US wants clarity about attack in Algeria; FBI probe opened
The US government is working with the Algerians to get a more complete picture of how a four-day terrorist attack and hostage situation at a desert gas complex in Algeria unfolded, State Department spokeswoman Victoria Nuland said Tuesday, dpa reported.
"We are in touch with the Algerians to try to gain a fuller understanding of what took place," Nuland said. The US wants to know how the terrorists were able to seize control of the facility and wants to understand the decisions that the Algerians made.
Nuland also said the FBI has opened an investigation into the attack in cooperation with Algerian officials and other relevant partners. An FBI spokesman told dpa the US is authorized to investigate terrorist acts against US nationals or US interests overseas, but he would not elaborate on the investigation in Algeria.
The attack at In Amenas gas complex left 37 foreigners, including three Americans and one Algerian worker dead, Nuland said. The attack began on Wednesday and ended Saturday when the Algerian army launched a final assault to free remaining captives.
Of 32 militants behind the attack, 29 were killed by the Algerian army and three were captured alive.
Britain and other nations have criticized Algeria's response, saying it was harsh and hasty, but the United States has not as of yet. Nuland said the situation was very fluid and the people on the ground had to make very difficult decisions.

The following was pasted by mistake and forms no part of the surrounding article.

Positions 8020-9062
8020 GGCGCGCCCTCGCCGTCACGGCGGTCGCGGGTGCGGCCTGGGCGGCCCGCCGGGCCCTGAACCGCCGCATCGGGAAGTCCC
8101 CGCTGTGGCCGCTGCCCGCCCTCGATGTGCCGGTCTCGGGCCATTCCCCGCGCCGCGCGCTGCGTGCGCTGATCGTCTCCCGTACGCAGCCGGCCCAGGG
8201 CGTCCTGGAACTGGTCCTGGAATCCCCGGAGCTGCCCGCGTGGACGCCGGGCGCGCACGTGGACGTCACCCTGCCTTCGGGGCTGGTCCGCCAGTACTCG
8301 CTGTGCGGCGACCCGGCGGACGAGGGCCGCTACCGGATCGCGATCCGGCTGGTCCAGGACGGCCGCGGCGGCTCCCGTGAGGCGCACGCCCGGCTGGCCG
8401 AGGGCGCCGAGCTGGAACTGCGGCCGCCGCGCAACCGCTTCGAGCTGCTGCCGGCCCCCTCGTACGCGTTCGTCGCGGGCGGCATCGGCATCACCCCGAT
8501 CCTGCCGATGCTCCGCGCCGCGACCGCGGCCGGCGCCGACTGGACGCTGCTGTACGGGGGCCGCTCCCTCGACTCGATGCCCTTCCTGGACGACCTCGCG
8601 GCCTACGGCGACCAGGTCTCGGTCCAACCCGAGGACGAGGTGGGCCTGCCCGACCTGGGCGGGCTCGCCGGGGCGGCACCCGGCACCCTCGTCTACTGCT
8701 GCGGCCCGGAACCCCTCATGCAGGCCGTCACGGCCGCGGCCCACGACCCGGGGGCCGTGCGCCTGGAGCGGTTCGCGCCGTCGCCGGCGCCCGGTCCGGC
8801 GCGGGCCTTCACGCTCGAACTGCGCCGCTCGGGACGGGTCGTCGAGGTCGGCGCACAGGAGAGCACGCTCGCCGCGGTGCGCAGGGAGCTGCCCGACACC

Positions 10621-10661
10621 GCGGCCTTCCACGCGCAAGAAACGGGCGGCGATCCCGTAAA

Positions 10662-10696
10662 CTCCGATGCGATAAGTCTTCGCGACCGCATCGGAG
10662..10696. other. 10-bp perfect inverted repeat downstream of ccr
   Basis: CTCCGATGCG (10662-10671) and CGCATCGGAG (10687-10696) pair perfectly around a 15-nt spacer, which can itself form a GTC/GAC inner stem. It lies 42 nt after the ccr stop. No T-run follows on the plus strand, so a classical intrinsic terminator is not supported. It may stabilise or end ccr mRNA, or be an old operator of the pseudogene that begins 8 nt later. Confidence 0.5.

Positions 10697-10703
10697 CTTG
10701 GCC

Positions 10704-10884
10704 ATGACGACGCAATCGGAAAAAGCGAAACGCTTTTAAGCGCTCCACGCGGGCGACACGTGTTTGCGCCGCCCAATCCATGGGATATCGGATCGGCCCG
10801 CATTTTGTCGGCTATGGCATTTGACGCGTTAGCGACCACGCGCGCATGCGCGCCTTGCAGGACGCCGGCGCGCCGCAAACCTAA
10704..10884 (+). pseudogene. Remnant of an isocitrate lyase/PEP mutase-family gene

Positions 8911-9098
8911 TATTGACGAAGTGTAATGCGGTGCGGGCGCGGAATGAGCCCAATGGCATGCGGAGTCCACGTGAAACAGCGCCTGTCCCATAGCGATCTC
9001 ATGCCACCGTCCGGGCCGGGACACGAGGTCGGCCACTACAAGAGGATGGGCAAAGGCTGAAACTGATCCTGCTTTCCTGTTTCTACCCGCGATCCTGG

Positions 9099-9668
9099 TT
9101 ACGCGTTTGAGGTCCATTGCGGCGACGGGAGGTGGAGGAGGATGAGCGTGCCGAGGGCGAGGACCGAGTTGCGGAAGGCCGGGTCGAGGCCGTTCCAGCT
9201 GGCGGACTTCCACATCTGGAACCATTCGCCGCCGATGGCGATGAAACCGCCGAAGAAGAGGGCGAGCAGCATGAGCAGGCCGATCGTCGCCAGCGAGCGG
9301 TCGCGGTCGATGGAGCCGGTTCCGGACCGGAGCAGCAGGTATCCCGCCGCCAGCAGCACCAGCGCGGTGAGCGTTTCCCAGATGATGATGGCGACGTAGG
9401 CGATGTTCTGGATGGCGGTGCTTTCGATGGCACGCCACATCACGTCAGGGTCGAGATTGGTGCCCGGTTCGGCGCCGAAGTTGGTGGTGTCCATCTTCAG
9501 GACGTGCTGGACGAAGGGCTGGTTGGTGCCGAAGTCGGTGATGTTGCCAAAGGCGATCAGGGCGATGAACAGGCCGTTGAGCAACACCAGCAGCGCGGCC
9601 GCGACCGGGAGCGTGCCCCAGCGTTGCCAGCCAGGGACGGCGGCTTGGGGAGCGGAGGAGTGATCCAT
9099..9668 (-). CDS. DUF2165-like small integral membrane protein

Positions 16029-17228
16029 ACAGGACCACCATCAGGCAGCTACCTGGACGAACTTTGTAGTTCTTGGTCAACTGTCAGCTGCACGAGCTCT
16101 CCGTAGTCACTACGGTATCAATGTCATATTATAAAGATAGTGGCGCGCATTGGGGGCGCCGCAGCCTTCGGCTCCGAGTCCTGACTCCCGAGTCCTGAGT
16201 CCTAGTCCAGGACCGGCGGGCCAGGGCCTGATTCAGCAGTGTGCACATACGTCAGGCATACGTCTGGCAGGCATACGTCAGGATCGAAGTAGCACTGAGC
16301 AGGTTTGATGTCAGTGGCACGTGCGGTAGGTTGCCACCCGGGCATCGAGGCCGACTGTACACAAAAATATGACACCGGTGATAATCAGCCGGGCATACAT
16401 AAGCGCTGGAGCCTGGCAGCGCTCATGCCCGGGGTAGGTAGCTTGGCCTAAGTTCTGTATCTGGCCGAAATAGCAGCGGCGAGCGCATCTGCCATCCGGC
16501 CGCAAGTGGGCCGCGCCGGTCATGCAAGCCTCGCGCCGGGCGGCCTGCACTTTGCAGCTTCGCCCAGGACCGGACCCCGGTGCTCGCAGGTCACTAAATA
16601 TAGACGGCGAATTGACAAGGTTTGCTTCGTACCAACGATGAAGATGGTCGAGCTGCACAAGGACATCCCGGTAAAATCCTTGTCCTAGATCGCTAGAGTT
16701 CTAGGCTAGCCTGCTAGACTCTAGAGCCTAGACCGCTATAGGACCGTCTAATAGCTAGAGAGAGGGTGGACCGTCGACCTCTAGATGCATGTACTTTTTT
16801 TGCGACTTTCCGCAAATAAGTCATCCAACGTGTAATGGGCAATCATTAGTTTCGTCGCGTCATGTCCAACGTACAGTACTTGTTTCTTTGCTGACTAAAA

She said the investigation was being coordinated with Algerian officials and other relevant partners.
The US recognizes that Algeria was dealing with "a ruthless terrorist operation," Nuland said. "It was obviously a complex attack, very difficult."
Algerian Prime Minister Abdelmalek Sellal on Monday blamed Islamist militants operating out of northern Mali for carrying out the attack. He defended the rescue attempt, saying when the security of the country is at stake "there is no possible discussion."
Nuland declined to provide details about the assistance the US offered to the Algerian government except to say that "we had open channels of communication among our terrorism experts all the way through."
A variety of nationals were among the dead, including French, British and Japanese. Not all have been identified, but Nuland said the US had no reason to believe there were more Americans among them.
White House spokesman Jay Carney said the attack was another reminder of the threat posed by al-Qaeda and other extremist groups in North Africa. The US will remain vigilant against that threat and continue to work closely with all of its partners in the region to combat it, Carney said.